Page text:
Fourth, I only spend time with positive people, read inspirational information and watch uplifting programs. In fact, I went so far as to contribute a chapter to the book entitled, “Courageous Stories of Inspiration[15]” and the opening chapter, “Out with the Bad and In with the Good,” to the downloadable book “The Art of Living Well[16].” Interestingly, OTC and Hot Yoga have the most positive people that you can find.

I have focused upon the “silver lining” and not the dark cloud that is Parkinson’s. I have worked through the emotional rollercoaster of denial, disbelief, shock, embarrassment, anger, sadness, disappointment and depression. I have not just accepted Parkinson’s in my life, but have actually embraced it.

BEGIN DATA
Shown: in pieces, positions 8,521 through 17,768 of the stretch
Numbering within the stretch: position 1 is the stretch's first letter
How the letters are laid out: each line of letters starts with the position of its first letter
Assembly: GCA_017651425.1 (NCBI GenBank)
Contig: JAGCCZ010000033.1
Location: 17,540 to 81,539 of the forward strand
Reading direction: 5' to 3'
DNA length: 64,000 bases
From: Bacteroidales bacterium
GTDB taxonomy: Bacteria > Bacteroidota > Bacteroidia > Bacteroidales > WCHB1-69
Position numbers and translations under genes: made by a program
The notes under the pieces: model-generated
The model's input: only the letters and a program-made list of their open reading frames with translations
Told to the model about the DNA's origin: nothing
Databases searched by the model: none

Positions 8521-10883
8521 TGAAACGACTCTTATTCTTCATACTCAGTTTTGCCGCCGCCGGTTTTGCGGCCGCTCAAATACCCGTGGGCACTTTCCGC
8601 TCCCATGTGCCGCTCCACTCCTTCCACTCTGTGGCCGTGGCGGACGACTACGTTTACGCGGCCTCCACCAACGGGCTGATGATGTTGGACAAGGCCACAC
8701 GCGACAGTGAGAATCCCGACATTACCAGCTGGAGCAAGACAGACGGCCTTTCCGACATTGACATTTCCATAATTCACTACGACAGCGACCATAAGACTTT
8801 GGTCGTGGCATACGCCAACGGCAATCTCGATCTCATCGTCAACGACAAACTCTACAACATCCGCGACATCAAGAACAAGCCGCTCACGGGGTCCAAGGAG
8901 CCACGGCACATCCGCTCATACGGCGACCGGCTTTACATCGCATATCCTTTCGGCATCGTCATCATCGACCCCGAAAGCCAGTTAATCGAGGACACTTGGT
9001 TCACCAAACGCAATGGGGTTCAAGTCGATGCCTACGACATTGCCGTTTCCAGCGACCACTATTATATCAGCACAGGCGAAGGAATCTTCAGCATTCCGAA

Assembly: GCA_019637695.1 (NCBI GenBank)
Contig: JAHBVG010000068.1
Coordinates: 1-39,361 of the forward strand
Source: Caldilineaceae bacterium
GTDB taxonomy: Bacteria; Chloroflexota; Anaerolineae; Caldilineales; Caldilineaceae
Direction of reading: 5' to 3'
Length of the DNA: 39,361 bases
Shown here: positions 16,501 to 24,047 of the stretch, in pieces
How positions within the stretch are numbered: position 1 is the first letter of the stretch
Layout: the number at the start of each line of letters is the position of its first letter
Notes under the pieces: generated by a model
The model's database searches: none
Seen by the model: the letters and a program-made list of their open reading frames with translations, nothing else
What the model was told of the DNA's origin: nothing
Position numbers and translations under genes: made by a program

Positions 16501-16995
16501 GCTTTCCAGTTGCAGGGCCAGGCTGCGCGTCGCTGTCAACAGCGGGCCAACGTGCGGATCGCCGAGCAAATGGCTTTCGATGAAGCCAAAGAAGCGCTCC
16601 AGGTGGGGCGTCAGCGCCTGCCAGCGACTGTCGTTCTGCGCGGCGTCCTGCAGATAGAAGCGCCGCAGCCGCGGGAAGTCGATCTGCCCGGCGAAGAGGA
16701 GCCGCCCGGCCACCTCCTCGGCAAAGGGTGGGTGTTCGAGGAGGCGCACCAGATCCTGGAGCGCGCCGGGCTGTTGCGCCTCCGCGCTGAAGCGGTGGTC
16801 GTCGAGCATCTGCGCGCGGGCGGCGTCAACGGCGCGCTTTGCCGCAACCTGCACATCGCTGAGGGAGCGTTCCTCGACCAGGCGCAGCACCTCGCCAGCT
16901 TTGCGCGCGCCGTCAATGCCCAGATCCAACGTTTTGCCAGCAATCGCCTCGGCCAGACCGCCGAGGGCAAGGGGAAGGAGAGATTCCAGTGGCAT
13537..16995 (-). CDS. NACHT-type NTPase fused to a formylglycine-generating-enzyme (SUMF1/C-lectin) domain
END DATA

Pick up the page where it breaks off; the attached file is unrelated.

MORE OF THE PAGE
This no longer just means the change in motor function (which can be quite painful and mood altering) and the introduction of many medications into my system that have many side effects[17], but also must include the psychological and these emotional effects of any life-changing event including Parkinson’s.

For me, this “embracing” includes the extremely difficult realization, after all the work and sacrifice of getting admitted to, attending, and graduating from an Ivy League law school and loving every day the practice of law, that, at 48 years old, I had to give up my law practice and do something else for a living[18].

Further, I was no longer Executive Officer and the General Counsel of a formerly listed steel company, but that pitiful guy that used to have it all until he contracted Parkinson’s disease in the prime of his career.